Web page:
A group known as the Mannaeans which was a former vassal state of Assyria began to expand their territory around Lake Urmia and into Zamua where they began to disrupt the valuable horse trade between Parsuash. They also refused to pay further tribute so Esarhaddon was forced to launch a military campaign against them as well to restore this vital trade network.
Esarhaddon attempted a military campaign against Egypt but was unsuccessful. It appears he was trying to expand the borders of the Assyrian Empire in nearly every direction. Soon he was also waging war in the land known as Bazu which is most likely modern day Qatar. According to the ancient texts the land was described as being covered with scorpions and snakes like ants and it was full of salt deserts.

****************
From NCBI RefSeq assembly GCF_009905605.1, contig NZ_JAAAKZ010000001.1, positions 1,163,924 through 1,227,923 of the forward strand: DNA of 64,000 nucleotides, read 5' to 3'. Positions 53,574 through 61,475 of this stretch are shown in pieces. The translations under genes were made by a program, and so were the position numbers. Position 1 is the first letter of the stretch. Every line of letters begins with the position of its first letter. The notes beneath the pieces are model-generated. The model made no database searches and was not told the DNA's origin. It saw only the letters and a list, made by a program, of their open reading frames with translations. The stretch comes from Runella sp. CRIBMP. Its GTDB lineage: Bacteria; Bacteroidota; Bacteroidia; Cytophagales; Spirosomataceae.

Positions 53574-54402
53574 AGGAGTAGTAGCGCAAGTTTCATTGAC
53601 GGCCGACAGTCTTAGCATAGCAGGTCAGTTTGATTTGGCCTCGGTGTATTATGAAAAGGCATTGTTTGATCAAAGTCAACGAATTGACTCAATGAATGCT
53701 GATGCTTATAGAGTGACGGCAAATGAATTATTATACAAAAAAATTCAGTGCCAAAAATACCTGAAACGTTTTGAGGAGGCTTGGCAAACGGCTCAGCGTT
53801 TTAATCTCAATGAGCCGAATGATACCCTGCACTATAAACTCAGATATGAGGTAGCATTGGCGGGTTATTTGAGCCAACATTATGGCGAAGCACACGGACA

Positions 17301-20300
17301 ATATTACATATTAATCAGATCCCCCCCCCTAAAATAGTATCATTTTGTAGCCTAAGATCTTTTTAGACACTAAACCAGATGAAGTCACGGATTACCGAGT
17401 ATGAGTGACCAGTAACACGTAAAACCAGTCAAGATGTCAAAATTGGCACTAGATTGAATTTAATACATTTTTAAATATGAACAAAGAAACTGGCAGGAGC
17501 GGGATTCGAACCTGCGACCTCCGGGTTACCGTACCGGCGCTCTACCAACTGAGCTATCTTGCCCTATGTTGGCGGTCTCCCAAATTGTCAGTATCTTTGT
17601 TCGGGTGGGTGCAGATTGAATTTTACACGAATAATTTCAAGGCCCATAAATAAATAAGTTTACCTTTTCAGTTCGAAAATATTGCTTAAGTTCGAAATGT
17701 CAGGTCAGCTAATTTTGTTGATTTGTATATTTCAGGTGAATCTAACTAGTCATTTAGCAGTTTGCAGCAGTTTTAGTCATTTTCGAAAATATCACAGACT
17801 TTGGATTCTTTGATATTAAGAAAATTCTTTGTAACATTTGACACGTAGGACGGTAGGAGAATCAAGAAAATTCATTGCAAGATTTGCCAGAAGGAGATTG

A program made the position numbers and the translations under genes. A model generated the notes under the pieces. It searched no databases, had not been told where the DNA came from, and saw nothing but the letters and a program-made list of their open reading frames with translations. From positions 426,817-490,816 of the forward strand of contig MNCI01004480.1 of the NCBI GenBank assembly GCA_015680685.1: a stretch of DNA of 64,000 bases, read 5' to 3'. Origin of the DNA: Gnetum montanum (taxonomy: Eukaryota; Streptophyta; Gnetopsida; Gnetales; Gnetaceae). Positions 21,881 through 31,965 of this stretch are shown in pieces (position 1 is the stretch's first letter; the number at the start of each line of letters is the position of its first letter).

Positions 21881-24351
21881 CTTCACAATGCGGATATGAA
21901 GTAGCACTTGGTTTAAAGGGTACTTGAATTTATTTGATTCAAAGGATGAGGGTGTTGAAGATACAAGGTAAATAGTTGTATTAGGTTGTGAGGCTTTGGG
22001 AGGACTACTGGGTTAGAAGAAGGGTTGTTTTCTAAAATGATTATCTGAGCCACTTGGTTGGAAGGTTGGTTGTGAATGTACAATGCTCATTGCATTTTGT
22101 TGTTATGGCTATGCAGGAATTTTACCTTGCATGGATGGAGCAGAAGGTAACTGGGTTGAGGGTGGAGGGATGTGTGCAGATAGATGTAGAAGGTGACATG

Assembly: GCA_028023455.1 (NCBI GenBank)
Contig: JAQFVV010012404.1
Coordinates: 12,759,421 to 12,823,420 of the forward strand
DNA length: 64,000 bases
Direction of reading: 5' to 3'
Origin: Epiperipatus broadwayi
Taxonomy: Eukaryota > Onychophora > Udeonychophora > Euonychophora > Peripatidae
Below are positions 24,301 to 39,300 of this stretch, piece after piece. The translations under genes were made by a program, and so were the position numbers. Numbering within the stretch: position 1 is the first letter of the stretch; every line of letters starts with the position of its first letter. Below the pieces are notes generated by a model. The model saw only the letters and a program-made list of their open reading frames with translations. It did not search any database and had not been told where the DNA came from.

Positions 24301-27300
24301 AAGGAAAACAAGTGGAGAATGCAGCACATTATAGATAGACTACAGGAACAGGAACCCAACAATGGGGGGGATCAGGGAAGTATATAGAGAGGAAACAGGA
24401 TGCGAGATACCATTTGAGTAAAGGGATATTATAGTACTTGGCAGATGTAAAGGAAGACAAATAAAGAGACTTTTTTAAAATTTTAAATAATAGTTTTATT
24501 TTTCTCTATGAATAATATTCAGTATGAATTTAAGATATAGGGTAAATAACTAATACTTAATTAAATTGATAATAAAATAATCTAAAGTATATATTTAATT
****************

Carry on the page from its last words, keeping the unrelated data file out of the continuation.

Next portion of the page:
Naming a Successor
The rightful heir to Assyria had been Esarhaddon's son Sin-iddina-apla who was the crown prince at the time. His second eldest son Shamash-shum-ukin was going to become the ruler of Babylon. However, in 672 BC Sin-iddina-apla died and his death caused Esarhaddon's third youngest son named Ashurbanipal to assume the title of crown prince and eventually his fathers throne.
Ashurbanipal was not popular with the courts and priests of Assyria however, so contracts were all written before Esarhaddon's death that would guarantee loyalty to him. They did not believe him to be the strong king that Sennacherib or Esarhaddon was and therefore his authority had to be guaranteed before Esarhaddon died. However, he managed to defy all of them and expand the empire to its furthest limits despite their naysaying.